French boycott hurting Scottish seafood sector
As the Scottish seafood industry continues to feel the pain of the COVID-19 lockdown, fishermen are railing against boycotts of their products in France.
Mike Park, CEO of the Scottish White Fish Association, said a “buy-local” movement in France spurred by the coronavirus has resulted in French retailers spurning Scottish imports.
“Unfortunately, the small volume of exports of species such as hake and anglerfish that we have managed to maintain, has been disrupted following protests by Breton fishermen, who have succeeded in persuading some local retailers to boycott our fish,” Park told SeafoodSource.
In a statement, Park’s association called on its French colleagues “to step back from this agenda.
“Far more will be gained from working together than operating in isolation,” it said.
In response, a spokesperson for France’s embassy in the United Kingdom told Scotland’s Press and Journal newspaper the French market has not been closed to U.K. seafood products.
“On the specific issue of whether French retailers have refused Scottish fish under pressure from French fishermen, we have no knowledge of such reports,” the spokesperson said. “In any case, the French state does not intervene regarding, and has no information about, contracts made by distributors in France, which are private transactions. In the current difficult situation in Europe and worldwide, it seems important to give priority to calming things down.”
Park said his members are finding the current situation the toughest period they have ever known, with the collapse of some markets and severe reduction of demand from others, which has forced boats to tie up.
“Every economy in the world is trying to support markets where they can to ensure there isn’t a complete collapse in economic activity. Yet some French retailers think it is acceptable to boycott produce, with the result that prices for Scottish fish have slumped. Ridiculous. Now [is the] time to be resolute in the defence of our interests while working together to ensure common sense prevails,” Park tweeted to his many followers.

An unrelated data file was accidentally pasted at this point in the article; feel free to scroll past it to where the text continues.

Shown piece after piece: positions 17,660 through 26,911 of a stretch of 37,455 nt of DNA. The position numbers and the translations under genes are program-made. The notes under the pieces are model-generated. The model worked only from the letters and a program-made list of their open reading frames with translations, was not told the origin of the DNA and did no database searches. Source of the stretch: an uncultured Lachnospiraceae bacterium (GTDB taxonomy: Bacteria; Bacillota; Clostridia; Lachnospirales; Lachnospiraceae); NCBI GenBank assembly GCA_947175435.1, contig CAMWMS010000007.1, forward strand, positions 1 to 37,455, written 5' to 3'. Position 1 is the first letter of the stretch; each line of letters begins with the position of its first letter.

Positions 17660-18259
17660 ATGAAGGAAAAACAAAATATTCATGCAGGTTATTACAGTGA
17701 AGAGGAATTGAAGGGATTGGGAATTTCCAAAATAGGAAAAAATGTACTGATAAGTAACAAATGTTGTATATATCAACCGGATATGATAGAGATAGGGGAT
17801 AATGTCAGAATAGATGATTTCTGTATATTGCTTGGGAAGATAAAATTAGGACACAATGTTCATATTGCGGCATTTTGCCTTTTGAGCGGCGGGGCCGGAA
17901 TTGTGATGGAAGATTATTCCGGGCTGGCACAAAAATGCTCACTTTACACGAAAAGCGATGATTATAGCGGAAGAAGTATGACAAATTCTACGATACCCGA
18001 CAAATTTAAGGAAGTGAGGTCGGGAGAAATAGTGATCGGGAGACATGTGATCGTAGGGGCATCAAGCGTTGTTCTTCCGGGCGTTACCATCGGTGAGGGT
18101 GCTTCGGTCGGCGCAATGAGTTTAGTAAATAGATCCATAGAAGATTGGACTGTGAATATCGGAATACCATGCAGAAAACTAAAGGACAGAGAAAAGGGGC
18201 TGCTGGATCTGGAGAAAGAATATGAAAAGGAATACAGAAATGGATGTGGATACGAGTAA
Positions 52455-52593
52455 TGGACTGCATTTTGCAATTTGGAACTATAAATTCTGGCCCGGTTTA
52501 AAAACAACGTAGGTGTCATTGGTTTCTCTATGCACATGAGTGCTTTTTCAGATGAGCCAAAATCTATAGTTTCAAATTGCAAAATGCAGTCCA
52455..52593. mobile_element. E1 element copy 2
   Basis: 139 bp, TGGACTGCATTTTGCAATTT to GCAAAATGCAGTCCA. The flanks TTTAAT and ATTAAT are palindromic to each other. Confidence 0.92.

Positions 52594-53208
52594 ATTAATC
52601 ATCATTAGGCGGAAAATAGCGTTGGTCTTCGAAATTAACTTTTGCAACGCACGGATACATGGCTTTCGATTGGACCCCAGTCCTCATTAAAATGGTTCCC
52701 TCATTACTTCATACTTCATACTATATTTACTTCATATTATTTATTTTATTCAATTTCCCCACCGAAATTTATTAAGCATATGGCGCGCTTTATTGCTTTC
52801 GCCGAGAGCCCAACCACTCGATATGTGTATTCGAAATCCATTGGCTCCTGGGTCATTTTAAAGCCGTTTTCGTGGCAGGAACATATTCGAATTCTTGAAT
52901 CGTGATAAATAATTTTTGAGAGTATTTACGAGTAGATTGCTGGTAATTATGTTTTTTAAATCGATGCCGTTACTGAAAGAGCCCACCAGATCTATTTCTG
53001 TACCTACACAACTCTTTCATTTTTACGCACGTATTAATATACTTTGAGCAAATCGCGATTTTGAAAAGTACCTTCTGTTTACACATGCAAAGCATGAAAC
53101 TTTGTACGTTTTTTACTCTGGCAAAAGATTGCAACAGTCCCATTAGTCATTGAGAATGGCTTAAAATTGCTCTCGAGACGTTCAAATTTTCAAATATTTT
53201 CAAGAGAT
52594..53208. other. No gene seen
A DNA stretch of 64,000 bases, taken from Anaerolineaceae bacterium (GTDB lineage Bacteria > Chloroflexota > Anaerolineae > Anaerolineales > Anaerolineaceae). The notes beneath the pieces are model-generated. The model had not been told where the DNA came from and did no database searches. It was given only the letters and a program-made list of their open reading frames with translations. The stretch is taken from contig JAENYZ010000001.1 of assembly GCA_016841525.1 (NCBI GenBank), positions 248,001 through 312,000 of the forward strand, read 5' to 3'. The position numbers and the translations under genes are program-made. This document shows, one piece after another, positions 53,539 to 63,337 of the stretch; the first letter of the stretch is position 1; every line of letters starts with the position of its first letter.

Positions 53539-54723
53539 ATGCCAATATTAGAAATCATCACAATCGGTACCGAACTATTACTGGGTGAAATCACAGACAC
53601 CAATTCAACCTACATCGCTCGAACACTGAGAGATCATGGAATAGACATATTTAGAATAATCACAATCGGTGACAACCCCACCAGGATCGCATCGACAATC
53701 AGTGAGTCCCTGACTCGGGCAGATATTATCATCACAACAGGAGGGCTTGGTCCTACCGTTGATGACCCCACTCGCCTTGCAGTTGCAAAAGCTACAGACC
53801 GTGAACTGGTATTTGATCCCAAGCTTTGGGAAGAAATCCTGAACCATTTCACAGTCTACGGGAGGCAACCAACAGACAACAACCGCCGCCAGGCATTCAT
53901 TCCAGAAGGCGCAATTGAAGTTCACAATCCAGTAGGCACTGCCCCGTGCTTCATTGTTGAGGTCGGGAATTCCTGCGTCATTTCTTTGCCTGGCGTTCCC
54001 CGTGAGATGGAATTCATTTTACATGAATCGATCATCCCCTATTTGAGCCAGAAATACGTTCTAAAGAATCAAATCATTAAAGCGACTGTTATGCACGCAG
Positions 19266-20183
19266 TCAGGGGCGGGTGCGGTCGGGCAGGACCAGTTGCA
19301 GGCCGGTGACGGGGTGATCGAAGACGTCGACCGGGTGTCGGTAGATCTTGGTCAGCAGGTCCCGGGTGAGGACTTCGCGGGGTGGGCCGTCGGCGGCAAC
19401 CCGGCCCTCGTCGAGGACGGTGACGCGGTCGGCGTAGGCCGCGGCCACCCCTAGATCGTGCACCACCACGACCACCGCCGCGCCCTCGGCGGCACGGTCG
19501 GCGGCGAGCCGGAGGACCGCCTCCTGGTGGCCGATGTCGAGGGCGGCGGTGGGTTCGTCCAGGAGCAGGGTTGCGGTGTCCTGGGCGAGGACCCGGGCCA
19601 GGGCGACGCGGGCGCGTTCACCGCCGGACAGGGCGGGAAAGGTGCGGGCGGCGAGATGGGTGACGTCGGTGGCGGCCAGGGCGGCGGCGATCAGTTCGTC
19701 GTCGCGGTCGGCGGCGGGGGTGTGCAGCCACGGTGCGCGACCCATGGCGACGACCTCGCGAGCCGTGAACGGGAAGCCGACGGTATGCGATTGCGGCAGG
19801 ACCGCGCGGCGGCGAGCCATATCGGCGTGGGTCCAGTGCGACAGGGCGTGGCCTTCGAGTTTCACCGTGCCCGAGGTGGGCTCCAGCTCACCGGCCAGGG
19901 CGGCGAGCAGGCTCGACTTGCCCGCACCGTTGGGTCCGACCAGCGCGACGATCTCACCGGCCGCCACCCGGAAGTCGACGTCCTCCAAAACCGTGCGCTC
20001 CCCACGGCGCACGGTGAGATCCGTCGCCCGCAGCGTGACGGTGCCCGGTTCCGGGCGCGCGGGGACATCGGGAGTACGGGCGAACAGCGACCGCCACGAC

Park said skippers and crew are desperate for a return to normalcy, although they recognize that recovery will not be easy or swift. The nephrops sector in particular, which traditionally supplies into the high-end foodservice sector, faces an uphill battle due to its heavy reliance on the foodservice sector for sales.
“In normal times, Scotland’s fishing ports are bustling with activity. Boats, from the smallest crabbers to the largest whitefish vessels, land their fish and shellfish, refuel, reprovision and head straight back out to the fishing grounds,” Park said. “Right now, the restrictions imposed by governments across the continent because of the COVID-19 pandemic have obliterated the fleet’s traditional markets, and there is an eeriness and an unnatural quiet in the harbor.”
The Scottish government has stepped in with an aid package for the shellfish sector, but has been slow to agree a package for the whitefish vessels, according to Park.
Park also pointed out that more than 120 non-U.K. vessels have been fishing in the waters north of Scotland while the Scottish fleet is tied up, meaning much of the fish being landed in France is actually originating from Scottish waters. That, he said, has added fuel to the U.K.’s calls for full control of its waters in the ongoing Brexit talks.
Photo courtesy of Roy Henderson/Shutterstock